The jury also awarded the bank judgment for a similar amount on its third-party claim against Richard and his mother, Lola, to whom it had mistakenly paid the proceeds of the account. Richard and his mother, Lola, appeal from the ensuing judgment.

Kenneth, although successful in his claim against the bank for the proceeds of the account, appeals from the final judgment, asserting error on the part of the court in rejecting his evidence of special damages and in refusing to submit to the jury his claim for punitive damages against the bank, growing out of its refusal to pay his checks drawn on the disputed account and returning the same for insufficiency of funds.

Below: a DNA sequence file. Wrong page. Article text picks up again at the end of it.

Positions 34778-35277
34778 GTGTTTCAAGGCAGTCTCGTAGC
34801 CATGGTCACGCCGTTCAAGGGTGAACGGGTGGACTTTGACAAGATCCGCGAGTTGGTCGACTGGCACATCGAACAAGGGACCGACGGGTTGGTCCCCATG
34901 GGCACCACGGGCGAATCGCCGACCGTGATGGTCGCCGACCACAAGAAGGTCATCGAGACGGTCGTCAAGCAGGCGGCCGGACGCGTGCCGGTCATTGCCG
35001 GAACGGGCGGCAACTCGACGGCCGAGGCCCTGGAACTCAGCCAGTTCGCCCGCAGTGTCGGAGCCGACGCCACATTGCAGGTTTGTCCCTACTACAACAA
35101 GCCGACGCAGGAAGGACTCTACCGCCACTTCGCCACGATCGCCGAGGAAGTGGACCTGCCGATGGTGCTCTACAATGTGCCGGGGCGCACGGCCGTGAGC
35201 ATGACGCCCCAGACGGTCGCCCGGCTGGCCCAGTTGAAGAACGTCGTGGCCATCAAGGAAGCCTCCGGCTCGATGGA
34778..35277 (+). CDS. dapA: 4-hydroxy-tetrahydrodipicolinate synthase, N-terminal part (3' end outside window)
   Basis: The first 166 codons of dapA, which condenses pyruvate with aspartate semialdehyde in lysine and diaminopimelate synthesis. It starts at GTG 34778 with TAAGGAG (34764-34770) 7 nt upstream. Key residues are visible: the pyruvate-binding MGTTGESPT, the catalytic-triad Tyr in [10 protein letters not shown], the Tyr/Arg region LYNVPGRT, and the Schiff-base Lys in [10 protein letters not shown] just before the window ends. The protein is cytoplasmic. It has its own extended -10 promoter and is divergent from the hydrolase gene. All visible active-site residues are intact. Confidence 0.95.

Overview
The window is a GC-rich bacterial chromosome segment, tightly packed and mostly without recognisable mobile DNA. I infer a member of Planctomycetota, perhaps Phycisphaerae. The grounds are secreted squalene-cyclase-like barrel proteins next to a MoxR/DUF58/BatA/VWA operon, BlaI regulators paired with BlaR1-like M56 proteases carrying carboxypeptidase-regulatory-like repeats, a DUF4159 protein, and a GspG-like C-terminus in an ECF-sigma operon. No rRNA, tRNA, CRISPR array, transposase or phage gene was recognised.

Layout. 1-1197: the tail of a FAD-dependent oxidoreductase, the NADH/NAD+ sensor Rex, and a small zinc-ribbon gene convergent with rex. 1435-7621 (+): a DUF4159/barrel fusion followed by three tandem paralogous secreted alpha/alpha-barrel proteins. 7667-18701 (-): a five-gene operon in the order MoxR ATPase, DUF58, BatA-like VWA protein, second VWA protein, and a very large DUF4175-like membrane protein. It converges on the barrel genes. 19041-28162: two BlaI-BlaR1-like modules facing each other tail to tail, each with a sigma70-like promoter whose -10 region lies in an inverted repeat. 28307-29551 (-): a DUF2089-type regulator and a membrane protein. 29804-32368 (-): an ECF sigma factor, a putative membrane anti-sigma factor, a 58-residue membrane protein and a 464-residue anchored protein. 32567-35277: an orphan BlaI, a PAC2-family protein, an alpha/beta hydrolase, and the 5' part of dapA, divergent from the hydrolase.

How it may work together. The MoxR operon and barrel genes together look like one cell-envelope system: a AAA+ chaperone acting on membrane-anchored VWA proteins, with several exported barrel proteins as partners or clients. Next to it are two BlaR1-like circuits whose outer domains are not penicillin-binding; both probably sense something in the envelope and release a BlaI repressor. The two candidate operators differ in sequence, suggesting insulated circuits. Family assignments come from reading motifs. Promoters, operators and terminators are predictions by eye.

The facts will be more finely stated in connection with the appellants' points.

Sufficiency of evidence to support verdict for Kenneth against bank.

We first take up the sufficiency of the evidence to support the verdict in Kenneth's favor against the bank.

The checking account in question was opened by decedent, Lee Roy Smith, in February, 1974. In March it was made a joint account with decedent's son, Richard Lee Smith, as co-tenant.

On May 30, 1975, Lee Roy withdrew the balance in his checking account by his check payable to American Bank for $4,546.24. He noted the words "closing account" on the face of his check. In addition, his checkbook register showed the handwritten entry "change the account" as record of the transaction. The bank issued its cashier's check for the proceeds of the account.